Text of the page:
About two years ago I wrote a short narrative for school. I just came across this document and thought I would share bits and pieces of the original story. It’s written in reference to a memory I have of my childhood yearly family vacations to Charlevoix, Michigan. (Also, we were very strange and creative kids.)
Butterfly man. He’s hip. He’s cool. And he’s in elementary school. Gabe stood up over the side of the slide and peered down, arms on hips, back straight, gaze focused. All the world was his playground, and all the playground was his world. Assessing the situation he paused, took a deep breath, and pushed himself into the yellow tube. Gabe plopped out at the bottom, landed on his behind, but quickly pushed himself to his feet and power posed. Hands on hips once again, he announced, “I am Butterfly Man.”
All us cousins squealed and ran toward him, the sandy dirt springing up in the air as we sprinted toward our captain. Cocoon Man, Cougar Boy, the Raccoon Sisters, Tiger Man–yep, we were all here and accounted for. We lingered in front of Butterfly Man in our elementary school bodies. He was the oldest cousin of the group and held high esteem in our minds.
“Torpedo Squid is here!” he bellowed. Hope and I screamed. We decided to be good that day. Some days we were evil and some days we were good. In our minds we occupied two personas. I guess you could say we were technically raccoon sister quadruplets. We were sneaky as could be switching back and forth between our two identities. It confused the crap out of the other kids, and sometimes each other.
Cocoon Man lurched his body up onto the playground equipment, our “battleship.”
“Everyone back on board!” he announced. Cocoon Man was Butterfly Man’s sidekick. Tiger Man and Cougar Boy took positions to fire out ship’s cannons. We sailed on scorching lava. No one could touch the sandy, dirty earth unless they were wearing lava proof shoes, flying with a jetpack or called a “time out.”
“BANG BANG BANG!” we all shouted and screamed. Torpedo Squid was going down. Hope and I took out our stick sniper rifles and fired at the villain. We ran across the swinging hanging wooden bridge, careful to not let the squid’s arms pull us into lava, which would have resulted in death, but most likely we would have come up with some miraculous escape or some miracle drug to heal us. Or, who knows, maybe we’d call a time out. Nevertheless, we escaped the squid’s reaching grasp and perched on the other side of the ship. We set our sticks in the direction of the enemy and added in some more “BOOM”s and “BANG”s.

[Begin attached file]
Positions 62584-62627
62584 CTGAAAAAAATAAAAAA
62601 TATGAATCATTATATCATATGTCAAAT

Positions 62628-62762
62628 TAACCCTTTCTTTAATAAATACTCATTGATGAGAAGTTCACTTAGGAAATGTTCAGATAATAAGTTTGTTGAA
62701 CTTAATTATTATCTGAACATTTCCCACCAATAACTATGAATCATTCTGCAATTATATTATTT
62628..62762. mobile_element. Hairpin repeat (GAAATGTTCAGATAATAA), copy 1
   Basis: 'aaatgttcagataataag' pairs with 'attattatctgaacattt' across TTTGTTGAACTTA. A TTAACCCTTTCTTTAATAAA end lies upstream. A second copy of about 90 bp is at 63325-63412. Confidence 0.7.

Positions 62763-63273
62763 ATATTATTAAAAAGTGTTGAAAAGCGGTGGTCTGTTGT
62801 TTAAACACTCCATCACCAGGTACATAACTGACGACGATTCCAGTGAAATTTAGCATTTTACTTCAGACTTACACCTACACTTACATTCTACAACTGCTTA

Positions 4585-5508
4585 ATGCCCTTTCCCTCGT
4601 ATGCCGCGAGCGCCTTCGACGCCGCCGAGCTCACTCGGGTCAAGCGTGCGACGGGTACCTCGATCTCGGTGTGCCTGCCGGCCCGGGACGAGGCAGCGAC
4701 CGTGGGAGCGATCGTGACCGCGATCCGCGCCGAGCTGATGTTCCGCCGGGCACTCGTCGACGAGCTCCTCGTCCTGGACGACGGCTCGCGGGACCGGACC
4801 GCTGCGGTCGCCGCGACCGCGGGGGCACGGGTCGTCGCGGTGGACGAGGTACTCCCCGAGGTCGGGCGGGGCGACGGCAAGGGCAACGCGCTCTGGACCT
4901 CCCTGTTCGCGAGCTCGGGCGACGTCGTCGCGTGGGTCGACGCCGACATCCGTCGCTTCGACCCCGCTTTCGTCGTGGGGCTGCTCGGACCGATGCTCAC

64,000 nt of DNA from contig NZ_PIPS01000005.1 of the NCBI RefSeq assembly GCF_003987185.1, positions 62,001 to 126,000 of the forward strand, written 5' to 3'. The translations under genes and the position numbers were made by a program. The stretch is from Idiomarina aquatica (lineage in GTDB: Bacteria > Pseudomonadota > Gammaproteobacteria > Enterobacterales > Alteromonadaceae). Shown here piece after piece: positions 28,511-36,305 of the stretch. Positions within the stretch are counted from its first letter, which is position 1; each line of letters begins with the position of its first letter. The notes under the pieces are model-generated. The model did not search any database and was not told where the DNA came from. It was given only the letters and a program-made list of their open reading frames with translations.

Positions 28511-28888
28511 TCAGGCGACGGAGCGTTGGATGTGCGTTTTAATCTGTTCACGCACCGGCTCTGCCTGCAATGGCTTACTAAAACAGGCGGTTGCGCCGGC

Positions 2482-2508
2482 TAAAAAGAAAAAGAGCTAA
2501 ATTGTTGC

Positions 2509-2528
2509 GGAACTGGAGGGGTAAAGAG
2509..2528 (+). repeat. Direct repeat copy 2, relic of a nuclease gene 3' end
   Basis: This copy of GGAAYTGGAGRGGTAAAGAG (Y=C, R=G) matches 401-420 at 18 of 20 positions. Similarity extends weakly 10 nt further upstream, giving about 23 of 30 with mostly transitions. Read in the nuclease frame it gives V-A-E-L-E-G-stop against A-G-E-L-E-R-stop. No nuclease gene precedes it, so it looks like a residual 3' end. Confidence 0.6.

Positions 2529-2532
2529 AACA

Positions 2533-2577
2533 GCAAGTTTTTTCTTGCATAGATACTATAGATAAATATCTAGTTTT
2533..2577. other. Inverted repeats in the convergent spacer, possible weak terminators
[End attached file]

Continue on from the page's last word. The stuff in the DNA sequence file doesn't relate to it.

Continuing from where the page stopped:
Between the Raccoon Sister’s sniper rifles, Tiger Man and Cougar Boy’s cannons and the rock-like grenades of Cocoon Boy, we did some serious damage. But ultimately, it was Butterfly Man who defeated the squid.
The only one with wings, Gabe jumped one foot off the platform, spread his arms and ran around in circles. He picked up a rock, wound up his arm and launched it as hard as he could.
“I hit him right in the forehead and killed him,” Butterfly Man announced to us all, helping us make sense of everything we had just seen. We all cheered. The world had yet again been saved by five elementary school kids on the playground.
Butterfly Man started with one little remark made by my father. “He’d make a better Butterfly Man than Batman,” my father said of some actor in one of the old Batman films. The name and image of the actor has never been in my memory. It’s the “Butterfly Man” part that stood out. Some of us cousins happened to be around when my dad said this, and we picked up on the remark right away. The thought took us over like wildfire and before we knew it, we had spent hours and hours on that playground set–our adventures limited to only our imaginations.